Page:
“I wholeheartedly agree with President Trump — this is a very personal issue that should be determined by each individual state and her people,” Lake said in a statement Tuesday. “I oppose today’s ruling, and I am calling on [Gov.] Katie Hobbs and the State Legislature to come up with an immediate common sense solution that Arizonans can support. Ultimately, Arizona voters will make the decision on the ballot come November.”

However, Lake also regularly says she’s “100% pro-life” and supports “saving as many babies as possible.”

Asked last month how she would vote on a pro-abortion access initiative if it made it on the ballot in Arizona, Lake dismissed the question to simply say, “I’m pro-life.”

MORE: Trump’s abortion position leaves key questions unanswered on major campaign issue

PHOTO: Rep. Juan Ciscomani, R-Ariz., questions Education Secretary Miguel Cardona on the 'FY2024 Request for the United States Department of Education,' in Rayburn Building on April 18, 2023. (Tom Williams/AP, FILE)
PHOTO: Rep. Juan Ciscomani, R-Ariz., questions Education Secretary Miguel Cardona on the ‘FY2024 Request for the United States Department of Education,’ in Rayburn Building on April 18, 2023. (Tom Williams/AP, FILE)

Freshman Rep. Juan Ciscomani, who represents a swing district, also called Tuesday’s ruling “a disaster for women and providers” — after having praised the U.S. Supreme Court decision against Roe two years ago and after having said he’ll support a preexisting 15-week ban in his state regarding abortion.

“In Arizona, our 15 week law protected the rights of women and new life. It respected women and the difficult decision of ending a pregnancy – one I will never personally experience and won’t pretend to understand,” Ciscomani wrote in a post on X, adding, “I oppose a national abortion ban. The territorial law is archaic. We must do better for women and I call on our state policymakers to immediately address this in a bipartisan manner.”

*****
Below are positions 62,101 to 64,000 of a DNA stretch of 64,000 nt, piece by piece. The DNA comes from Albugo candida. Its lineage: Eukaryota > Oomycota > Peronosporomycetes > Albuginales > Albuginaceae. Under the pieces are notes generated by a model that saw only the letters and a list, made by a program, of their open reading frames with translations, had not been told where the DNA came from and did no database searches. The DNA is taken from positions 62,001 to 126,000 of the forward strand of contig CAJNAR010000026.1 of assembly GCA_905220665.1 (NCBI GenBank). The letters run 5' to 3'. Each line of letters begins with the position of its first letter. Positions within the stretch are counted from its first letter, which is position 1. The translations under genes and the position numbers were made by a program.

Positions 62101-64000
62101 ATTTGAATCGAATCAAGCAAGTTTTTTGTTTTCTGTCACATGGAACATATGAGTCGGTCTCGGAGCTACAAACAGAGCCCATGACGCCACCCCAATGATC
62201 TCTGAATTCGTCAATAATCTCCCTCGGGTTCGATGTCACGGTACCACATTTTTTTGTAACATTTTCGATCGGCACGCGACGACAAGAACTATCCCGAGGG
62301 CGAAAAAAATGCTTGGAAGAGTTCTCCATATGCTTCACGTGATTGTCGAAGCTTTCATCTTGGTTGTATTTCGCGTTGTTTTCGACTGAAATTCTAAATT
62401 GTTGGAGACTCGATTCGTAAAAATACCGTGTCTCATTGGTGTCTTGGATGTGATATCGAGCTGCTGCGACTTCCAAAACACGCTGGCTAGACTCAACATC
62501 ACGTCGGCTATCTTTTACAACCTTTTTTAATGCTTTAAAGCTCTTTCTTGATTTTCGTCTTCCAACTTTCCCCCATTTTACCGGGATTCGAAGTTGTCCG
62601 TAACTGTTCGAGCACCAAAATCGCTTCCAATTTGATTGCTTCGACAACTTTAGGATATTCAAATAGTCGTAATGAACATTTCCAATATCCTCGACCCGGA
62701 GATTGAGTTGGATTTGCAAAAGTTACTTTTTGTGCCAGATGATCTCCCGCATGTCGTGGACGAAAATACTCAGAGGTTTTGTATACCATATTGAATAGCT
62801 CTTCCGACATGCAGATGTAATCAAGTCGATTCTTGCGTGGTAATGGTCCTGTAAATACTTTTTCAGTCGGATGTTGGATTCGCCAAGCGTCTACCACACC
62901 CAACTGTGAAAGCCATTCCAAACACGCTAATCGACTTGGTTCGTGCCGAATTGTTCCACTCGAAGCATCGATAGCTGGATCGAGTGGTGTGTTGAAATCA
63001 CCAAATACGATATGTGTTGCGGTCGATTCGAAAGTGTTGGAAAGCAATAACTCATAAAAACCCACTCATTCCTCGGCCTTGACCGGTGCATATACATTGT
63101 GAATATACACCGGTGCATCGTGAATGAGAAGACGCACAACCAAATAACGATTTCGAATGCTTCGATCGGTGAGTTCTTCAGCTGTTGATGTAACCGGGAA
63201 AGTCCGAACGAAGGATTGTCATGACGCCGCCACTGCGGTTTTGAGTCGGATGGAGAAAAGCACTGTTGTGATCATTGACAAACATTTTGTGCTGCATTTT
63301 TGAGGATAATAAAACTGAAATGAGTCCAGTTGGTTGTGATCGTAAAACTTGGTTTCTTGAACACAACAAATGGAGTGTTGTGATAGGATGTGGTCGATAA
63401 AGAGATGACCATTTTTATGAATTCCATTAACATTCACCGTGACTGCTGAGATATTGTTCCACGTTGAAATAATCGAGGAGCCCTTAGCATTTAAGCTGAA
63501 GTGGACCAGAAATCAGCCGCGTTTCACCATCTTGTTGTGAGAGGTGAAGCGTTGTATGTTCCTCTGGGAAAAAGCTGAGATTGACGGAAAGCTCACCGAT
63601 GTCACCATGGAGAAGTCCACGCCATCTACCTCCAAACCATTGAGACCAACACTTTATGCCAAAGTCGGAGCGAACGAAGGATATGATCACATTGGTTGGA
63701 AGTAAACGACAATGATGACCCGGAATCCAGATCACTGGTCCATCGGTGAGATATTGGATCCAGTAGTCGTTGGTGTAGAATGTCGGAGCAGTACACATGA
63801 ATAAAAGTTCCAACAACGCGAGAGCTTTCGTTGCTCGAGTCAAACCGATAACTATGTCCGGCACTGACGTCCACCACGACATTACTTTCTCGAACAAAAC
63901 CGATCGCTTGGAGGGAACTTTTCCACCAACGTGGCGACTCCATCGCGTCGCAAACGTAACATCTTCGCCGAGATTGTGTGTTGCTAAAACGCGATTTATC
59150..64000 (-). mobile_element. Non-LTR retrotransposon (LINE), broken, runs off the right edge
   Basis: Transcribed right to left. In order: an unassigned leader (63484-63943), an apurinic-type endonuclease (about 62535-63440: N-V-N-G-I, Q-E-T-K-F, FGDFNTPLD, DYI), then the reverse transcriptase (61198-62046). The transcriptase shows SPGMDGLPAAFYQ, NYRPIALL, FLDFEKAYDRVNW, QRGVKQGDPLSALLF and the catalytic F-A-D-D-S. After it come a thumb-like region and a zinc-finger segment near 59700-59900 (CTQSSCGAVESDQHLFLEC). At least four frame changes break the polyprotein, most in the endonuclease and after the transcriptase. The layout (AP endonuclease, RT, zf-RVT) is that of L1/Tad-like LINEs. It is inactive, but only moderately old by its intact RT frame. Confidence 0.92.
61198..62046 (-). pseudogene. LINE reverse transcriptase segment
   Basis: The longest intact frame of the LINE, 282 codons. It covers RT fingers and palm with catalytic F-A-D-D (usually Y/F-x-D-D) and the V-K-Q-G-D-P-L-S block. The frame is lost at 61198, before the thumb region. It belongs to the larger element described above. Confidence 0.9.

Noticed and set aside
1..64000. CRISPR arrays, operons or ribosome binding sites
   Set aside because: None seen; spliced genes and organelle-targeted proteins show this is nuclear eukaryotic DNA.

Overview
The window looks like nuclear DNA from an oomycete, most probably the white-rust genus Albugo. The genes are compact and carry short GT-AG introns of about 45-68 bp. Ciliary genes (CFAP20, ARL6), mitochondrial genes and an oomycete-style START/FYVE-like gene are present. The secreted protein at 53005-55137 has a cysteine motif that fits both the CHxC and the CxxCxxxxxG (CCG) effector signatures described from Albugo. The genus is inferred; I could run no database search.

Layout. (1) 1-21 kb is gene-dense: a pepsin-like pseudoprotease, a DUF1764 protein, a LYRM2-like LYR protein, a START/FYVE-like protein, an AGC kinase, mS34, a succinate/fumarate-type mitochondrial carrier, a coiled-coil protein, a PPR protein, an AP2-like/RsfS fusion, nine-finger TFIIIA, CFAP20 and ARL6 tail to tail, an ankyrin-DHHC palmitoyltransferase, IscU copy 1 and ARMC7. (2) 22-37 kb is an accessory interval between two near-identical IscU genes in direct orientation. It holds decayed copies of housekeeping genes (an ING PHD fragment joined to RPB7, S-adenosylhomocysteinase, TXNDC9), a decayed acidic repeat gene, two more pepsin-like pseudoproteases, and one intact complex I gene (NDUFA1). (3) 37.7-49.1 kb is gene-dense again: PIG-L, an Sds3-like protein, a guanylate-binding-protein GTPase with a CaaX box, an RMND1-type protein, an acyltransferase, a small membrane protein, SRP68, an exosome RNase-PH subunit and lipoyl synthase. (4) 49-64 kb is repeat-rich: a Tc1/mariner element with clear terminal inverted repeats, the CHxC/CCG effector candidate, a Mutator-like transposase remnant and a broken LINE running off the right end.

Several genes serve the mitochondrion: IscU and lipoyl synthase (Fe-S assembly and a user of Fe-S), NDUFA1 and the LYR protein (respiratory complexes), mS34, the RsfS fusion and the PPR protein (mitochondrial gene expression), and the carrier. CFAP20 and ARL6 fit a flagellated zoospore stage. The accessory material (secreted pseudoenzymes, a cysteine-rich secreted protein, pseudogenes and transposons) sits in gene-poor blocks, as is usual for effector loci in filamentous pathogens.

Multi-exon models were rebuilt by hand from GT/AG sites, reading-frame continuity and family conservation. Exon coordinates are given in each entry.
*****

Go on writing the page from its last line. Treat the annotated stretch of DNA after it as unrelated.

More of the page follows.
Former Republican Gov. Doug Ducey posted on social media that the decision was not his “preferred” outcome and urged elected leaders to find “a policy that is workable and reflective of our electorate.” However, Ducey also appointed the four justices who supported the court’s majority in the opinion.

“I signed the 15-week law as Governor because it is thoughtful policy, and an approach to this very sensitive issue that Arizonans can actually agree on,” Ducey wrote on X. “The ruling today is not the outcome I would have preferred, and I call on our elected leaders to heed the will of the people and address this issue with a policy that is workable and reflective of our electorate.”

Republican strategist Barrett Marson called the ruling “ground-shifting” for Arizona politics and argued the decision will reverberate through November’s elections, even if lawmakers do meet in the meantime for a special session to change the law amid public fallout.

“The Arizona Supreme Court ruling may be a huge victory for the pro-life movement in Arizona, it will be short term. The decision will only bring out more voters in 2024 to approve the abortion initiative and likely vote for Democratic candidates,” Marson said in a series of posts on X on Tuesday. “When [Gov. Katie] Hobbs calls a special session to open access to abortion and repeal the 1864 law, Republicans will be in a difficult spot.”